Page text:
love

                                               blunts

  

                            *

  

if the bones sing          

 

if chaos is chaos         

         returned—          

 

                                               no atom nuclei

                   no definitive cure         

                                                           

*

  

enter fortune

 

         a ransacked house   

                   half-emptied—   

 

that which remains

preserved in boxes

 

                   now bulges

         like a museum   

  

                            *

  

baffled voices     vow trounces

         —as if from any archive—

  

I lean over and touch my ear

         to the grid complex—

 

                            like hearing ritual cannibalism

                                      in the byways of a river

 

by James Byrne

Please join us on Friday 19 February from 6-8pm here at Oxford Brookesto celebrate the prize-winning poets of the ‘Open’ and ‘English as a Second Language’categories in our inaugural International Poetry Competition. The event willinclude readings from the winners, as well as an exciting showcase of work fromlocal young poets, mentored by award-winning writer, Kate Clanchy. Lightrefreshments will follow. If you would like to attend, please let us know viae-mail: poetrycomp@brookes.ac.ukby 10 February. 

‘Historia’ is copyright © James Byrne, 2015. It is reprinted from White Coins (Arc Publications, 2015) by permission of Arc Publications.

James Byrne’s most recent poetry collection Blood/Sugar, was published by Arc Publications in 2009. Byrne is the editor of The Wolf, an internationally-renowned poetry magazine, which he co-founded in 2002. He won the Treci Trg poetry festival prize in Serbia and his Selected Poems: The Vanishing House was published in Belgrade. Byrne lives in Liverpool and is a Lecturer in Creative Writing at Edge Hill University. His poems have been translated into several languages including Arabic, Burmese and Chinese and he is the International Editor for Arc Publications.

White Coins rewards the reader with a nomadic poetry for the 21st century; one that mingles personal, social and historical spaces whilst celebrating, at all times, linguistic versatility and innovation. Read more about the book on Arc’s website, and hear James read from his work on the Archive of the Now site.

Since it was founded in 1969, Arc Publications has adhered to its fundamental principles – to introduce the best of new talent to a UK readership, including voices from overseas that would otherwise remain unheard in this country, and to remain at the cutting edge of contemporary poetry. Arc also has a music imprint, Arc Music, for the publication of books about music and musicians. As well as its page on Facebook, you can find Arc on Twitter. Visit Arc’s website to join the publisher’s mailing list, and to find full details of all publications and writers. Arc offers a 10% discount on all books purchased from the website (except Collectors’ Corner titles). Postage and packing is free within the UK.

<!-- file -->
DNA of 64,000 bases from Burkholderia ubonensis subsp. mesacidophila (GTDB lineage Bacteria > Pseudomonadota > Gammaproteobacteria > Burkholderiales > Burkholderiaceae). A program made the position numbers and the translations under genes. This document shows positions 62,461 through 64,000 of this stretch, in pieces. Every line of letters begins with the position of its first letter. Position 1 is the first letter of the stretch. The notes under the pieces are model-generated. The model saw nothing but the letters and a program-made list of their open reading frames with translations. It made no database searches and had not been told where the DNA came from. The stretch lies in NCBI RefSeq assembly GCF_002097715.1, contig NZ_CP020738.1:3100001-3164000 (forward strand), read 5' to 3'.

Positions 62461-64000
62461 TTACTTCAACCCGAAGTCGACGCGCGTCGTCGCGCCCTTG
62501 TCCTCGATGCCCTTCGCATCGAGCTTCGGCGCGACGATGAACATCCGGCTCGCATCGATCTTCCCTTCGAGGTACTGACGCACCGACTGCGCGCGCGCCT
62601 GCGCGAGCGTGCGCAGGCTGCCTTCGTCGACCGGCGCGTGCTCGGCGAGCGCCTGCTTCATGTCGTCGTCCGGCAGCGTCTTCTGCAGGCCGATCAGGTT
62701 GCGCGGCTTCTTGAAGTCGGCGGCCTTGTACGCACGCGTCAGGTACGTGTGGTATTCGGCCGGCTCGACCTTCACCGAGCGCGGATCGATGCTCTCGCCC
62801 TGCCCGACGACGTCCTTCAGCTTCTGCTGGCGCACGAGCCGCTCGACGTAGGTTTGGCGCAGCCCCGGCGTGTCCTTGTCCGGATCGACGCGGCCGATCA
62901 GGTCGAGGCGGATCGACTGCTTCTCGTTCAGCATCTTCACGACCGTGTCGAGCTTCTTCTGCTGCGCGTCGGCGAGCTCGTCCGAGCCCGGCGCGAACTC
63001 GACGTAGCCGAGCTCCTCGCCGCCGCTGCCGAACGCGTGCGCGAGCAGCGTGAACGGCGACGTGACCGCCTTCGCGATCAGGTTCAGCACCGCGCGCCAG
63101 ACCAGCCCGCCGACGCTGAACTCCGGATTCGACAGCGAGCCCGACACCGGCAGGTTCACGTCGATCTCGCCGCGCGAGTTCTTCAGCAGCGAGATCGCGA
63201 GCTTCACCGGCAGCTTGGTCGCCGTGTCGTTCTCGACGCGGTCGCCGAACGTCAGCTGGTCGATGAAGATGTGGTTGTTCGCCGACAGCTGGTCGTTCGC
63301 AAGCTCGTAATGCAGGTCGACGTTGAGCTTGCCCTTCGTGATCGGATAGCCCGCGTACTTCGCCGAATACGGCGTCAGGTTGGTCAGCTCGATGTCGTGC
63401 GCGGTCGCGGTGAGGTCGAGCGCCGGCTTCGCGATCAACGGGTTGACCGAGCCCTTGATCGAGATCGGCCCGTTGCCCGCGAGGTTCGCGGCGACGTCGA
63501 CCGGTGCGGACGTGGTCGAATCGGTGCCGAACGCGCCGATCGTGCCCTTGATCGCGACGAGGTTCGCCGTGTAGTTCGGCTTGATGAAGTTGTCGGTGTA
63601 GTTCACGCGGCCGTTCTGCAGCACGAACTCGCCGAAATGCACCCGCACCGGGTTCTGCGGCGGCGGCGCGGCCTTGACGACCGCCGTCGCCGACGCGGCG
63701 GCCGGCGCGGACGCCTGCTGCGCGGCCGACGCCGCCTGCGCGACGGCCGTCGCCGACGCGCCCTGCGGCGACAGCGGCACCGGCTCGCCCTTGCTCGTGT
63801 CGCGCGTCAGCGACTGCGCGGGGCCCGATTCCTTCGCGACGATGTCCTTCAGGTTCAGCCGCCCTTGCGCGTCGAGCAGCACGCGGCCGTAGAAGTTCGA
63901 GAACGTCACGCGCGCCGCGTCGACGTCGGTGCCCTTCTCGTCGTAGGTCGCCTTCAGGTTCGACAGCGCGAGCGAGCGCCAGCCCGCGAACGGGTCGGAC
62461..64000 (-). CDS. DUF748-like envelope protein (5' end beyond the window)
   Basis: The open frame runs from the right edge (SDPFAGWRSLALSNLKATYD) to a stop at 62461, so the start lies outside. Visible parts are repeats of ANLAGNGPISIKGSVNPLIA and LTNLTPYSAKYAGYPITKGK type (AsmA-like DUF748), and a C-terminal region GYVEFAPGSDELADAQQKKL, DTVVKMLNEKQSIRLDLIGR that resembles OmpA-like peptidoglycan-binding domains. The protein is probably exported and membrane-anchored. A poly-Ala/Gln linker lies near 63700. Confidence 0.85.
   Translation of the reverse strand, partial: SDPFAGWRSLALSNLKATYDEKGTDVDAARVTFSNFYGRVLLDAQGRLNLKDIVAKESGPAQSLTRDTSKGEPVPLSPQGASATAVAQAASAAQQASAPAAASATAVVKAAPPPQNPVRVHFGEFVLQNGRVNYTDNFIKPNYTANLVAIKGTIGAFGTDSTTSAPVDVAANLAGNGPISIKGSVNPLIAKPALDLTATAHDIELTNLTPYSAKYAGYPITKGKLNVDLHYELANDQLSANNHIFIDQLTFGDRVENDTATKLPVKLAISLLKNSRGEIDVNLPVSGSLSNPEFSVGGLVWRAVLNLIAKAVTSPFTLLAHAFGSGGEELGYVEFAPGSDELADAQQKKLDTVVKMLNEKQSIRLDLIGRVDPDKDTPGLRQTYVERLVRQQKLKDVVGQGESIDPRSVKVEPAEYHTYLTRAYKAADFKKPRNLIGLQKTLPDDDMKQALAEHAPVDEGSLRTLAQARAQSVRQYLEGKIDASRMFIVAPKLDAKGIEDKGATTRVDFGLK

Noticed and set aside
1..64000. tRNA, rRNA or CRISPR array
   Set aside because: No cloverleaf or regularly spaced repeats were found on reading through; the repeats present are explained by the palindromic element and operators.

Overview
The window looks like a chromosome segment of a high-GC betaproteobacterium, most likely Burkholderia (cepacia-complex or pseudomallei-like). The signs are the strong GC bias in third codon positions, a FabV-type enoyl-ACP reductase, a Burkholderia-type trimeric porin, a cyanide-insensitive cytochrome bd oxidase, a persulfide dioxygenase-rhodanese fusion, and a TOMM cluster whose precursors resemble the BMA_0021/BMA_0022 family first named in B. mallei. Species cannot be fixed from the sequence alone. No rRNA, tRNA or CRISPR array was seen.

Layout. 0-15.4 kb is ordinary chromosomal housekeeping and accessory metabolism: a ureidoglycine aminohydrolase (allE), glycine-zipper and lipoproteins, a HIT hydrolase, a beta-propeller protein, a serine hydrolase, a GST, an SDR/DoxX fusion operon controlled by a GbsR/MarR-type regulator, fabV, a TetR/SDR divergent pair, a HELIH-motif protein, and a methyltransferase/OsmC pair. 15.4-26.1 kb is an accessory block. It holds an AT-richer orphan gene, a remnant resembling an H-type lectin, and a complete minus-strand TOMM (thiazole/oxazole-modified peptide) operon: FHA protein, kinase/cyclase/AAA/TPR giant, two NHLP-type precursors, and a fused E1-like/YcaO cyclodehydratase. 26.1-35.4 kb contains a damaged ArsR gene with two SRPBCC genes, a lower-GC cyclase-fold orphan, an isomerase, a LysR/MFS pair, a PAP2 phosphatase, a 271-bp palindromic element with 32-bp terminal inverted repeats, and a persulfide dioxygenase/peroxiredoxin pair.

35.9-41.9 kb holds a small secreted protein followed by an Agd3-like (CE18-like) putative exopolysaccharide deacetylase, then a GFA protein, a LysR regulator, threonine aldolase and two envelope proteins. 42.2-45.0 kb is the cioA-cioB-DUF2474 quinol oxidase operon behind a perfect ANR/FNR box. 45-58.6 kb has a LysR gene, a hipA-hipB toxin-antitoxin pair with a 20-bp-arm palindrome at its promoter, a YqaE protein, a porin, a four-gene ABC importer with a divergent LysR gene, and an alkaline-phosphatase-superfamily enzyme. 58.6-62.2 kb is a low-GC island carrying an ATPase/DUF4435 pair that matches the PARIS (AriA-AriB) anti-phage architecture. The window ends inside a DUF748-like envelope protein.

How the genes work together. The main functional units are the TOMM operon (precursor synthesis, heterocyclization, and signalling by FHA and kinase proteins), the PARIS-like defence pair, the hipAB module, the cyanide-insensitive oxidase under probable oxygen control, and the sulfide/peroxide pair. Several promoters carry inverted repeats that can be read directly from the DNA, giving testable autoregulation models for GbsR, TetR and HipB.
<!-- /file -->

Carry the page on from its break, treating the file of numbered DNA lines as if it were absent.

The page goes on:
Copyright information: please note that the copyrights of all the poems displayed on the website and sent out on the mailing list are held by the respective authors, translators or estates, and no work should be reproduced without first gaining permission from the individual publishers.

Tercets on love—The lovers


See how those cranes fly arcing through the sky!
The clouds they have for company on their way
Were there already when they had to fly

From one life to another far away.
Together at the selfsame height and pace
It seems an almost casual display.

That crane and cloud just chance to share the space
Of the wide skies through which they pass so briefly
So neither one may linger in this place

And all they see is one another slightly
Rocking on the wind in loose accord
Who now in flight lie side by side so lightly

The wind may carry them off into the void.
If they remain themselves, and hold on tight
They can be touched by nothing untoward

It doesn’t matter if they’re driven out
Threatened by gunshots or by stormy weather.
Indifferent to the sun and moon’s pale light

They journey on, besotted with each other.
What are you fleeing from?
          —The world.
                     —Where to?
                                    —Wherever.
You ask how long now have they been together?

Not long.
          —And when they’ll part?
                    —Oh, soon enough.
So love appears secure to those who love.
by Bertolt Brecht; translated by Tom Kuhn

Please join us on Friday 19 February from 6-8pm here at Oxford Brookes to celebrate the prize-winning poets of the ‘Open’ and ‘English as a Second Language’ categories in our inaugural International Poetry Competition. The event will include readings from the winners, as well as an exciting showcase of work from local young poets, mentored by award-winning writer, Kate Clanchy. Light refreshments will follow. If you would like to attend, please let us know via e-mail: poetrycomp@brookes.ac.uk by 10 February.

‘Tercets on love—The lovers’, which was originally published in German in 1930 as “Terzinen über die Liebe—Die Liebenden”, is translated by Tom Kuhn. Copyright © 1930 by Bertolt-Brecht-Erben / Suhrkamp Verlag, from Love Poems by Bertolt Brecht, translated by David Constantine and Tom Kuhn, and published by Liveright Publishing Corporation (2015). It is used by permission of Liveright Publishing Corporation.